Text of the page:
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OSHA Citations and Fines Dismissed in Refinery-Explosion Case

By: Doug Ehlke

Friday, September 1, 2017
 

A Washington State judge’s ruling clearly communicates that when a tragic accident occurs in the workplace, it does not necessarily mean that there’s been a violation of a process-safety management standard—the basis of willful citations.

Serving as an example is a case involving the Tesoro Refinery in Anacortes, WA, where a nearly 40-yr.-old heat exchanger ruptured in 2010, causing an explosion and fire that killed seven workers. Following summary judgment motions and trial proceedings in an OSHA citations appeal of 40 issued willful citations, five issued serious citations, and proposed fines of $2.39 million, the citations and penalties—the largest number ever issued in a single case in Washington State—were dismissed in their entirety by Mark Jaffe, assistant chief judge of the Washington Board of Industrial Insurance Appeals.

Jaffe found that the Department of Labor & Industries, Division of Occupational Safety and Health (DOSH), which issued the citations, failed to meet its burden of proof elements on any of the 45 citation items or on any of its proposed penalties:

“I have heard the testimony and reviewed the record and exhibits numerous times, and I have not found that the department, which has the burden of proof, has shown that Tesoro is responsible, based on the rules cited in the citation. I also must point out that the majority of the alleged violations did not directly relate to the explosion and fire. Some were related to the aftermath when Tesoro responded to the explosion, some with processes that had no effect on the equipment being defective and others for violations that apparently were found during the inspection.”

What This Means

The department’s citations covered a variety of regulations—from personal protective equipment (PPE) and safety engineering practices, to safety program policies and safety training content for new job assignments and operations. Here are some of the rulings pertaining to the citations:

Doctrine of collateral estoppel prevents relitigation of a previously decided issue. In its 2010 citations, DOSH claims Tesoro “did not implement written inspection procedures” to “maintain the on-going integrity of the process equipment.” According to Jaffe’s ruling, the claims basically approved the same Tesoro citation appeal, which was dismissed for not being applicable.

Employers have flexibility when complying with safety and health standards. In his ruling, Jaffe discussed the flexibility of process-safety management (PSM) standards according to Washington Administration Code (WAC):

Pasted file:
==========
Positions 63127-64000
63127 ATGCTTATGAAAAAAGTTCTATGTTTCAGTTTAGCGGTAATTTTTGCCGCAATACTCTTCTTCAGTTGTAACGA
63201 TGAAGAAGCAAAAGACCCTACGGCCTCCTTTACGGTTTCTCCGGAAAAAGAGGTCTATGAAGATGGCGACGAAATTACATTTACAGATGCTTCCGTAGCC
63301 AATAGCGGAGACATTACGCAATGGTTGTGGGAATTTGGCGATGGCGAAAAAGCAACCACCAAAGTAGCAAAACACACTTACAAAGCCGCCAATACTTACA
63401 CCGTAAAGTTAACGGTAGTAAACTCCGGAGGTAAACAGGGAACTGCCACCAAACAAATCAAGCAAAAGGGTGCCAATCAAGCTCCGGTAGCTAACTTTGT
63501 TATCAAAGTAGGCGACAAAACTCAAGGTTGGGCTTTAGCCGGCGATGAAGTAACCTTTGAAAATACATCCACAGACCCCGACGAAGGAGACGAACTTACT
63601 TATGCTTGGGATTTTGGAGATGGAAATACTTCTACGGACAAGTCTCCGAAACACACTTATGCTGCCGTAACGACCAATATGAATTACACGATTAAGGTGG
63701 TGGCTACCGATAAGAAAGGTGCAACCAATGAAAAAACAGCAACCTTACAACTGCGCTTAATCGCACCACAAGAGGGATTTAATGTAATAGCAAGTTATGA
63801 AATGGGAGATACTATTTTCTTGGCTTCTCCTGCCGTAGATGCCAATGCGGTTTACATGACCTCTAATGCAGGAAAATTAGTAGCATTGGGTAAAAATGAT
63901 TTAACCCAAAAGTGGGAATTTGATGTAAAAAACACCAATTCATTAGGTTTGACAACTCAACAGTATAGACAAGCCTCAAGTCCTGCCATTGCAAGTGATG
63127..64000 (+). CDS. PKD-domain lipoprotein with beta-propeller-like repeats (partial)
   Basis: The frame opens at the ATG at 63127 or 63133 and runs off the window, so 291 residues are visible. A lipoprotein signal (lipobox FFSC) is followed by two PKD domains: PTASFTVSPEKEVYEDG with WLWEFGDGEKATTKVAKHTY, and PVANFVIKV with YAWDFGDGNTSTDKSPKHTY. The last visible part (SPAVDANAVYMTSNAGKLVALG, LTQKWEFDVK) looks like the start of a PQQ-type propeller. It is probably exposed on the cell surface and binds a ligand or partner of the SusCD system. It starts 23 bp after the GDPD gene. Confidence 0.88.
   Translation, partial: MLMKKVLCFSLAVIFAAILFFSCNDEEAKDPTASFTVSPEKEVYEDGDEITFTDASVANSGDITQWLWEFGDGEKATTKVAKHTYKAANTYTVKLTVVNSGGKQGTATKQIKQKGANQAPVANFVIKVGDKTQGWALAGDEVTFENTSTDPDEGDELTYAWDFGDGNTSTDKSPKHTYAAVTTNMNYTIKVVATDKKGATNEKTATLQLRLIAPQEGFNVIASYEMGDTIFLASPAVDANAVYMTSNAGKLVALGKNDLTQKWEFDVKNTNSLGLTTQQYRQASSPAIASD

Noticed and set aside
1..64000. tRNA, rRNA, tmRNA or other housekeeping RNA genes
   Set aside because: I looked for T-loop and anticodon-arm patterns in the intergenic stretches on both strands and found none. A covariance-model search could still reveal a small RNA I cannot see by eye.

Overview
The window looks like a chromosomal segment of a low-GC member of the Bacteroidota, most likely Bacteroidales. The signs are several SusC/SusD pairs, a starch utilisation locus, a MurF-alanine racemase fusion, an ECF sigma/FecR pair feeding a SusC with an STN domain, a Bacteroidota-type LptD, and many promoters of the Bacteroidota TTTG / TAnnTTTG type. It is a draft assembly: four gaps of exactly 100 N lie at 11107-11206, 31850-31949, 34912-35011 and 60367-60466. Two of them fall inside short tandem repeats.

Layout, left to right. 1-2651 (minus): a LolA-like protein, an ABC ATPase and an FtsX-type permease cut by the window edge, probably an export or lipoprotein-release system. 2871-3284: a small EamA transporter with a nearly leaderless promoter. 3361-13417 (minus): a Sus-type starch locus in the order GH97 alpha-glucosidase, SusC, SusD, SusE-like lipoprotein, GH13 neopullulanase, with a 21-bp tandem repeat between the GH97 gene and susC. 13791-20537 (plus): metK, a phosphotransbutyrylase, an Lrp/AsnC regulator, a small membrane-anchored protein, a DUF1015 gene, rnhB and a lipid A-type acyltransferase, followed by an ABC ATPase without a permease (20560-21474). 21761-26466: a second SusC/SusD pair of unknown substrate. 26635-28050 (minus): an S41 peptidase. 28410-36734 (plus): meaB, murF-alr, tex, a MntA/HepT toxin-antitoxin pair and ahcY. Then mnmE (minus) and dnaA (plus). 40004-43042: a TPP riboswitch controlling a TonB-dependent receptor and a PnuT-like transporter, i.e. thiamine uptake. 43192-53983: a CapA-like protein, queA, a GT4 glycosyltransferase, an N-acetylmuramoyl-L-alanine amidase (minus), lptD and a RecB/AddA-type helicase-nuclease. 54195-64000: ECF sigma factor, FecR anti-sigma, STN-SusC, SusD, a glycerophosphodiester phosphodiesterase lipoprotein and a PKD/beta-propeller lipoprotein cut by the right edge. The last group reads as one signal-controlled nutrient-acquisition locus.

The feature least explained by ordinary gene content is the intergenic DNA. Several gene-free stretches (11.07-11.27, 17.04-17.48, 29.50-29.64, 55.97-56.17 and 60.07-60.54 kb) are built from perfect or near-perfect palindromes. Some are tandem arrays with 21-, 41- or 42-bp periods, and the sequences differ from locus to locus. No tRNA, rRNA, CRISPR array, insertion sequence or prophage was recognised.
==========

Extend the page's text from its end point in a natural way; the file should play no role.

“WAC 296-67-037(2) requires that the employer establish and implement written procedures to maintain the ongoing integrity of process equipment. There is no dispute that Tesoro had the written procedures. The issue is whether they were implemented. This WAC is a PSM standard that allows the employer the flexibility to pick and choose the best way for them to comply with the standard. Mr. (Christian) Bannick (Department of Labor & Industries) also testified that it is up to the employer to pick and choose what it feels is the best inspection and test to perform. This does not give Tesoro carte blanche relief from following department rules because it has the written procedure, but it certainly gives it the ability to design the procedure. If followed, I find it hard to second-guess them, especially under the circumstances in this appeal. In fact, the board has found that the department cannot substitute its judgment for that of the employer as long as the standards are consistent with recognized and generally accepted engineering practices. I could cite this in all of the alleged violations, since it seems the department did this exact thing throughout its inspection.”

“Per instance” penalties not allowed. The department’s attempt to assess $55,000 “per instance” penalties for each of the seven employees killed was rejected because this is considered a single-violation case with a $70,000 maximum penalty. Though the department attempted to build its case on a WAC that allows for separate penalties for separate instances where an employer fails to follow a specific requirement, Joffe steadfastly disagreed. The judge ruled:

“It is apparent that the department was cognizant of the $70,000 maximum penalty since its WAC specifically states that it cannot be exceeded if the violation is a repeat or willful or the failure to abate. I see no statutory authority cited by the department that justifies a penalty that exceeds the statutory maximum where one violation is cited in the citation.” MF

For a copy of the decision, contact Doug Ehlke at dehlke@ehlkelawoffices.com.

 

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